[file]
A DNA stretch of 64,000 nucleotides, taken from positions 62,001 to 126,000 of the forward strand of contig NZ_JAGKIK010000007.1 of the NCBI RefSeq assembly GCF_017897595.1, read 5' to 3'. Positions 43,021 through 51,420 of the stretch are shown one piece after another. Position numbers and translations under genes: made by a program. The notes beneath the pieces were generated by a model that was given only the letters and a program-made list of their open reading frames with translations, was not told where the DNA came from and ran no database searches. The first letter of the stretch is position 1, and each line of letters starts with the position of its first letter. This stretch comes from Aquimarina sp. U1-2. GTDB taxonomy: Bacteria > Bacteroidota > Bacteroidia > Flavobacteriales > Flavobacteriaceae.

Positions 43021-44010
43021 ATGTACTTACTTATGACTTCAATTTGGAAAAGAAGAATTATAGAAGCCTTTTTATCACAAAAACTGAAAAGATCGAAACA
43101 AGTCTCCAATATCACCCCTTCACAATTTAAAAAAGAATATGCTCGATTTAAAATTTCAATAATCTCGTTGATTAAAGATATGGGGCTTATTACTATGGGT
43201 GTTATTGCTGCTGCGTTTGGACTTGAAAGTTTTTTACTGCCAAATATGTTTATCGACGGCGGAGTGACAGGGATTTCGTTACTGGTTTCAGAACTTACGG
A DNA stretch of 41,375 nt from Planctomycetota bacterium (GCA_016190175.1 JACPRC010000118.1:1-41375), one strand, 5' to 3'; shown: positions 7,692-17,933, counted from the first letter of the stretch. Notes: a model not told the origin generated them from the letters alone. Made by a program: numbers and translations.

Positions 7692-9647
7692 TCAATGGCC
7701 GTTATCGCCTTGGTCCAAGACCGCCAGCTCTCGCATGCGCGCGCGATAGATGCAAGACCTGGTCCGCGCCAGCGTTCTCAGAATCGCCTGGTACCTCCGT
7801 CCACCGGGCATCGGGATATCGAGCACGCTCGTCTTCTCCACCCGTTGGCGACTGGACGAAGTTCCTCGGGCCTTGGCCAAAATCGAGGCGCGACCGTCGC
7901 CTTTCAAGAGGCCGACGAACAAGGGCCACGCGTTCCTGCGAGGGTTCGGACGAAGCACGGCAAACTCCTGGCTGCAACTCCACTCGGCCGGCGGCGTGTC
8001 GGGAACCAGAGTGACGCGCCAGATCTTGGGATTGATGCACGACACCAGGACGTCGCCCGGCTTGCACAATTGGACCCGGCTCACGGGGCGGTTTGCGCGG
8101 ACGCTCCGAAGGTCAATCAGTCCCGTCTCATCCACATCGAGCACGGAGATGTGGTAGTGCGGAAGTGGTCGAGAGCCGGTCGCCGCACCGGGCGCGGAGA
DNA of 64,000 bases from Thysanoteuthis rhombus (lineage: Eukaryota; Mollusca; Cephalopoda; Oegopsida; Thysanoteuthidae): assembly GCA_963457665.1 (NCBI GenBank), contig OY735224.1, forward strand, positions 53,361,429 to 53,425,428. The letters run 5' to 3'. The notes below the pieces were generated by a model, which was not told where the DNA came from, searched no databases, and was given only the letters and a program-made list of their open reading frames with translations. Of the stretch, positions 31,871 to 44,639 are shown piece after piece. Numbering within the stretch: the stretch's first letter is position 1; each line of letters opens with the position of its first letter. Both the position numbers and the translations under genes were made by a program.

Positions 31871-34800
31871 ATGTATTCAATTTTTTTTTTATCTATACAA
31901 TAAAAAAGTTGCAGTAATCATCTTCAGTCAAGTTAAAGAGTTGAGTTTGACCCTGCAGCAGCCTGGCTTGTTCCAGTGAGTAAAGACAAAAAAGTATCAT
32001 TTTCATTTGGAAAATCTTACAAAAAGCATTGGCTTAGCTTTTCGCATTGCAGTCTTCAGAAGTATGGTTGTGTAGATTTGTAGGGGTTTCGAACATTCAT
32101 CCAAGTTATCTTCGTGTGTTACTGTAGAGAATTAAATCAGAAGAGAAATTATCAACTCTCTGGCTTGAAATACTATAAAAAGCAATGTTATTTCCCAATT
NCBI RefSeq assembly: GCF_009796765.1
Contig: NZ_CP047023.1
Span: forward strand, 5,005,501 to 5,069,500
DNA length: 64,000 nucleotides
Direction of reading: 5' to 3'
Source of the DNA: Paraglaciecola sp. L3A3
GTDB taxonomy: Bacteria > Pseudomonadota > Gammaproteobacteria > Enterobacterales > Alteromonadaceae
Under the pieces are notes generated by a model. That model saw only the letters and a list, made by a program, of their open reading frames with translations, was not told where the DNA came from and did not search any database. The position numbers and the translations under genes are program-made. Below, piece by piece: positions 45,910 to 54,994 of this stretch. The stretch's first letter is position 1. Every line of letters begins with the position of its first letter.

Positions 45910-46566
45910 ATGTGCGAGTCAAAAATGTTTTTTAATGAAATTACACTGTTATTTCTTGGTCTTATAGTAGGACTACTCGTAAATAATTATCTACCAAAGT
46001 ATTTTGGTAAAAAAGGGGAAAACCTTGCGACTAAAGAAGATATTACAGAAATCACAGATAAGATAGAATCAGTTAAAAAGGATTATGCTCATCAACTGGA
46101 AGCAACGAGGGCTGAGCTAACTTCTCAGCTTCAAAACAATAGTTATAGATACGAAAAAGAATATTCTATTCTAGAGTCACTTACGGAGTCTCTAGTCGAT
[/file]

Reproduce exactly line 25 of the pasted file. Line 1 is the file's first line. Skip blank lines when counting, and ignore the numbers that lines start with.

Source of the DNA: Paraglaciecola sp. L3A3